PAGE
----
Turkey’s central bank is slated to maintain its policy rate at 13 percent next week, according to a Reuters poll published on Thursday, following a surprise rate cut by the bank last month amid runaway inflation in the country.
Turkey’s inflation has accelerated, rising from an already high year-on-year rate of between 19- 21 percent in autumn 2021 to more than 80 percent last month as part of an easing cycle in line with President Tayyip Erdoğan’s unorthodox policy.
Turkey’s central bank in August lowered its interest rate by a one percentage-point drop, citing the “weakening effects of geopolitical risks,” when explaining its decision. Contrary to well-established economic principles, Erdoğan believes that reducing interest rates can slow inflation, rather than fuel it.
A total of 11 of 14 economist that participated in the Reuters poll for September’s rate decision predicted that the central bank will keep the one-week repo rate at 13 percent, while one predicted a 50-basis-point cut to 12.50 percent.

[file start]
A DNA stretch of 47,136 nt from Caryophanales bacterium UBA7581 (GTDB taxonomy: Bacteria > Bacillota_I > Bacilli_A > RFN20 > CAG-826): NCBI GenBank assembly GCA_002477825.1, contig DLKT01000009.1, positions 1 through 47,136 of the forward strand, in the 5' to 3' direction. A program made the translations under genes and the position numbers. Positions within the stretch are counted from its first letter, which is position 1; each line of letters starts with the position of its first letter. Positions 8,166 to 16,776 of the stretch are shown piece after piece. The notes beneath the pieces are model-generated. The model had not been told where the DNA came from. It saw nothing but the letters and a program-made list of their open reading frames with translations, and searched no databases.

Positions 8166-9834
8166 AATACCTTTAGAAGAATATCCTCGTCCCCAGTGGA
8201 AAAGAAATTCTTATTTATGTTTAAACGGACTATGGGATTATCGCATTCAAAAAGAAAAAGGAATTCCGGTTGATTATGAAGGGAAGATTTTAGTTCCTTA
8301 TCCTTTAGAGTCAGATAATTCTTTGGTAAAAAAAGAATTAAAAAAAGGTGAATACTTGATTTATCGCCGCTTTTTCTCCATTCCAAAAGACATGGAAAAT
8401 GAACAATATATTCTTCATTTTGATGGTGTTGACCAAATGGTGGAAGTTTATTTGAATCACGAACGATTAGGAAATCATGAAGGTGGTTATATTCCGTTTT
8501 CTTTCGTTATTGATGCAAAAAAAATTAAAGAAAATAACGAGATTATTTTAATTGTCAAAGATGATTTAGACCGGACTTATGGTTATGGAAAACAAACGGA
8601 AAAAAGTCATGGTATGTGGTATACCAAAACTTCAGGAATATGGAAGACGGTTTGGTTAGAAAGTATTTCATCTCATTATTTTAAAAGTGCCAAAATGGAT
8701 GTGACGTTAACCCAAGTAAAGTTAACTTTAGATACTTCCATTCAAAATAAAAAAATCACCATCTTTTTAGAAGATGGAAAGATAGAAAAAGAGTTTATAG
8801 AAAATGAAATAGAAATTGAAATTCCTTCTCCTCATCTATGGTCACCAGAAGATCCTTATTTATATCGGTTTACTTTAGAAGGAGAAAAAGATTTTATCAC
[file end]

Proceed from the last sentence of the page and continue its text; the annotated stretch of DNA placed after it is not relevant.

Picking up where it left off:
Two forecasted a 100-basis-point cut to 12 percent, the poll showed.
According to Liam Peach, senior emerging markets economist at Capital Economics, the central bank may use softening growth as an excuse to cut interest rates further this month, after data published on Tuesday showed industrial production declined month-on-month in July.
Citing the central bank statement that the policy rate is “adequate under the current outlook” following last month’s cut, bankers told Reuters that the statement likely indicated that bank would abstain from cutting rates further for now.
The value of the Turkish lira against the U.S. dollar has also plummeted in recent months amid the Turkish president’s refusal to raise rates. In November of last year, $1 was equal to roughly 10 Turkish liras and the currency has now surpassed 18 to the dollar on the back of the last month’s central bank decision. The decrease is further feeding inflation, which climbed to a fresh 24-year high of 80.21 percent in August.